Briefing: Islamic Feminism

Submitted by Anon on 12 October, 2007 - 10:23 Author: Sarah Ley

This article will attempt to explain and define Islamic feminism, positioning the emergence of Islamic feminism within a wider political context and finally raising some questions which might help us to consider how we, as socialist feminists, might think about/ relate to Islamic feminism.

First of all it is necessary to just reiterate the distinction between Muslim feminists — women who either come from Muslim backgrounds or continue to be practising Muslims, and who also consider themselves feminists — and Islamic feminists. They might both critique traditional Islam from a women’s rights perspective and seek to reconcile the two, but Muslim feminists probably draw their feminist arguments from elsewhere, e.g. from secular traditions of feminism.

An example of this might be the organisation Ni Putes Ni Soumises, which is made up of predominantly French-North African women who seek to tackle sexist attitudes within their own ethnic/ religious communities.

Islamic feminists, on the other hand, specifically ground their vision of women’s rights within an Islamic framework and see the practice of (their particular interpretation) of Islam as an essential route towards their own emancipation. They argue that Islam contains many values which they, as feminists, wish to draw on, and also that it is their religion which provides them with the strength and vision to fight for their rights as women.

One of the major areas of scholarship and campaigning for Islamic and Muslim feminists in various parts of the world is Muslim Personal Law or Family Law — which includes three main areas — marriage, divorce and testation.

Muslim majority countries that have promulgated some form of MPL include Saudi Arabia, Afganistan, Pakistan, Libya, Sudan, Senegal, Tunisia, Egypt, Indonesia and Bangladesh.

Some Islamic feminists have opposed MPL outright, others (e.g. Canadian Council of Muslim Women) have argued that a reformed version, based on substantial input from women and which does not discriminate against women is possible.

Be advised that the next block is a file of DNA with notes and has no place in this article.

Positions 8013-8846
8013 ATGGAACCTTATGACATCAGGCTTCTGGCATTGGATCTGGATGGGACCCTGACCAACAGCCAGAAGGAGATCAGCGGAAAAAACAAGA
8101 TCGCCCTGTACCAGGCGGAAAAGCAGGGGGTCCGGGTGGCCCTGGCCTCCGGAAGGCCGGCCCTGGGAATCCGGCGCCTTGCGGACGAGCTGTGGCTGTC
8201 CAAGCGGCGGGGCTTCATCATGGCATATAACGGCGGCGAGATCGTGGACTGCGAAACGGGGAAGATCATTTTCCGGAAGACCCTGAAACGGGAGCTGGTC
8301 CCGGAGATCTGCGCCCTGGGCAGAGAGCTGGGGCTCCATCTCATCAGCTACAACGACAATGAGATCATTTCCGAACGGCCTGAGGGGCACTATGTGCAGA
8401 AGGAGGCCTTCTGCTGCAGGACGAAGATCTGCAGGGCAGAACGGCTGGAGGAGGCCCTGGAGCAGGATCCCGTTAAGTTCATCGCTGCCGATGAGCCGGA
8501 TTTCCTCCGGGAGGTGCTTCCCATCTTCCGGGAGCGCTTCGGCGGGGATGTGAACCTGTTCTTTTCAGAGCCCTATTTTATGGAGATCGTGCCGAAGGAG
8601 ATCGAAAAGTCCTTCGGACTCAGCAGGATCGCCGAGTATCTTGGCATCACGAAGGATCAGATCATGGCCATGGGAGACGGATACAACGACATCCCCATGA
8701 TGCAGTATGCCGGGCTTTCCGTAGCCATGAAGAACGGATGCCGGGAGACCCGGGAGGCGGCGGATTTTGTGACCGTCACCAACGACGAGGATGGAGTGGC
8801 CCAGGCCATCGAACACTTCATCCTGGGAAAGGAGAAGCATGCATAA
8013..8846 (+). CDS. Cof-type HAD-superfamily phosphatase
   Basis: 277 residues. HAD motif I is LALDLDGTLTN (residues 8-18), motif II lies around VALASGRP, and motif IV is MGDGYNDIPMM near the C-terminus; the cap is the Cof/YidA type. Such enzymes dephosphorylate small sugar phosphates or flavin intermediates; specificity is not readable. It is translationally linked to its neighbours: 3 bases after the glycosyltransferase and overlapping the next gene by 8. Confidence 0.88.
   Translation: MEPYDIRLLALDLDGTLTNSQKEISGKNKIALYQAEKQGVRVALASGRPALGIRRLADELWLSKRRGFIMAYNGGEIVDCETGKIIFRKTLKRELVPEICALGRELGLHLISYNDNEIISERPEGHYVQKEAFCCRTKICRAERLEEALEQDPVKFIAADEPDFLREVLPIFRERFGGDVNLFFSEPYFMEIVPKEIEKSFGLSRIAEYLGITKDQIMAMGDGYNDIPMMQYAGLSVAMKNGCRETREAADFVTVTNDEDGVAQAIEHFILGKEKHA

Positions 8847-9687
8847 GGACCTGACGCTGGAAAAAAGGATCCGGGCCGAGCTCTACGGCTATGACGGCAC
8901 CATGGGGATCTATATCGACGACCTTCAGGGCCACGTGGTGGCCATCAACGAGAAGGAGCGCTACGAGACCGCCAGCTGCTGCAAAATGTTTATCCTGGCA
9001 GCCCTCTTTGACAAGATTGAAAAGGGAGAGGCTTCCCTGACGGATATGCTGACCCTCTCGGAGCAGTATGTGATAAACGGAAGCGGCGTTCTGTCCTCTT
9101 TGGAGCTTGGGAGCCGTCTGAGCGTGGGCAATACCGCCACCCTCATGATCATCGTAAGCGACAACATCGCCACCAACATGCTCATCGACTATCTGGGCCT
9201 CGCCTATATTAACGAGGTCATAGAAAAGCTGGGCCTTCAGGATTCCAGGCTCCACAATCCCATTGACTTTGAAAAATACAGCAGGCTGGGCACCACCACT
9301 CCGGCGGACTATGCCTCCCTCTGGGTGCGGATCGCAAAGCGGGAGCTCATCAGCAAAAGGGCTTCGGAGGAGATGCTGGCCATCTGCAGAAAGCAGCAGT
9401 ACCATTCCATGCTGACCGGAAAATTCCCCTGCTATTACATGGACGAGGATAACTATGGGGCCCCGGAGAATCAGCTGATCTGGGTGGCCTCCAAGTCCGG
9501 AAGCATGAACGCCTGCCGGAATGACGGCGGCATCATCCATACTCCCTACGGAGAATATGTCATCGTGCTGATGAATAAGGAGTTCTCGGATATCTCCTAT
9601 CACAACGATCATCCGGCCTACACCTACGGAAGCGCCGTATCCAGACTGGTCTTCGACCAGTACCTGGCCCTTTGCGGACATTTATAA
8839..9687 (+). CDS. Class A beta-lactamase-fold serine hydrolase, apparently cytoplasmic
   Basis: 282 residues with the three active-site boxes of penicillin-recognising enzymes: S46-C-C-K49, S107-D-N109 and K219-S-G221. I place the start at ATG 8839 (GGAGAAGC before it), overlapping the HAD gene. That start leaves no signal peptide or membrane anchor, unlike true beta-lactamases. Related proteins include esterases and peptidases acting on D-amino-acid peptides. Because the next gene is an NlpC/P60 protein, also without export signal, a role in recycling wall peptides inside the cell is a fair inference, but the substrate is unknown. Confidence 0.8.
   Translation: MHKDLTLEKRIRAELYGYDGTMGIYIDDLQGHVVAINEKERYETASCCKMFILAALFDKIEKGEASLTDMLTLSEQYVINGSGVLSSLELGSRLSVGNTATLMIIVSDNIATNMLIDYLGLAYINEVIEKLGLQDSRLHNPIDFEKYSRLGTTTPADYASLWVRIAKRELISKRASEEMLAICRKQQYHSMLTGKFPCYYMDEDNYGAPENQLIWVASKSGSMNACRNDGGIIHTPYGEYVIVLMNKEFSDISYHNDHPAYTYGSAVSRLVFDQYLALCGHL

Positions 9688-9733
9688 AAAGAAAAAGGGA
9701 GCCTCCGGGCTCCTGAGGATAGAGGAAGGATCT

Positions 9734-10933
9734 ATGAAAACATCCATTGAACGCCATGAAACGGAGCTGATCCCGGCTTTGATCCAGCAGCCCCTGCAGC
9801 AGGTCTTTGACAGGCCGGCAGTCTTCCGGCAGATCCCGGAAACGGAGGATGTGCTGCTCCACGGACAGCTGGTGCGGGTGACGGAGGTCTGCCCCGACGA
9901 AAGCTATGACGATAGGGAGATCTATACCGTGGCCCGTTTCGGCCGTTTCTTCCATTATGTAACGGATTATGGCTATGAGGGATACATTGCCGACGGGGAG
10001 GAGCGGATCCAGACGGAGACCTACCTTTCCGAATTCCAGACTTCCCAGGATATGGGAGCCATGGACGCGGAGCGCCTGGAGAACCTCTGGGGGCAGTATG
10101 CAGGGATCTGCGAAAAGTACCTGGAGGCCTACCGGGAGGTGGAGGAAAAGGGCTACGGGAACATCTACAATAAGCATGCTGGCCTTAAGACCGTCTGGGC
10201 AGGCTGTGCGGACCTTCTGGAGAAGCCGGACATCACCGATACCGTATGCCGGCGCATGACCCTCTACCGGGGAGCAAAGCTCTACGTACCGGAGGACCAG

Whether we agree with these critiques of MPL or not, I think its important to note that the Koran and other aspects of the Islamic religion (particularly the bits that we most strongly oppose such as the outlaw on homosexuality) are contested and up for debate within Islam itself — and that Islam cannot be characterised simply according to its most conservative parts, even if its these parts that are currently in the ascendant.

One sort of official representative of Islamic feminism seems to be the International Congress of Islamic Feminism. This seems to be made up primarily of female Muslim academics, theologians and human rights activists.

Their main focus has been to mount a campaign against what they call “a 10th century version of sharia law which they condemn as justifying corporal punishment, domestic violence, dress codes that restrict freedom and highly chauvinistic family laws”

“Islamic feminism declares that this alleged ‘Islamic law’ is not ‘God’s law’…but a human creation codified centuries ago in the context of societies in which women were considered to be the property of men…Islamic feminism affirms that true Islam contains important elements of liberation and calls for the recovery of those elements as a framework for social emancipation.”

One of the areas in which a self-conscious brand of Islamic feminism is most evident is in academia, particularly, it seems, in the west. Margot Badran is a women’s studies professor in North America and has played a leading role in defining and identifying Islamic feminism as an important movement.

She puts forward a diffuse definition, which sees Islamic feminism as a movement taking place outside the boundaries of academia. But her definition also blurs the distinction that I pointed out above between Muslim feminism and Islamic feminism.

“Islamic feminism is a global phenomenon. It is not a product of East or West. Indeed, it transcends East and West. As already hinted, Islamic feminism is being produced at diverse sites around the world by women inside their own countries, whether they be from countries with Muslim majorities or from old established minority communities… Islamic feminism is circulating with increasing frequency in cyberspace — to name just one site: maryams.com.”

Badran is among those Islamic/ Muslim feminists who also seek to point out that there is a long history of women fighting for their rights in the Muslim world, and that the notion that feminism is somehow a western import or that religious and secular feminist discourses haven’t always interacted, is a myth.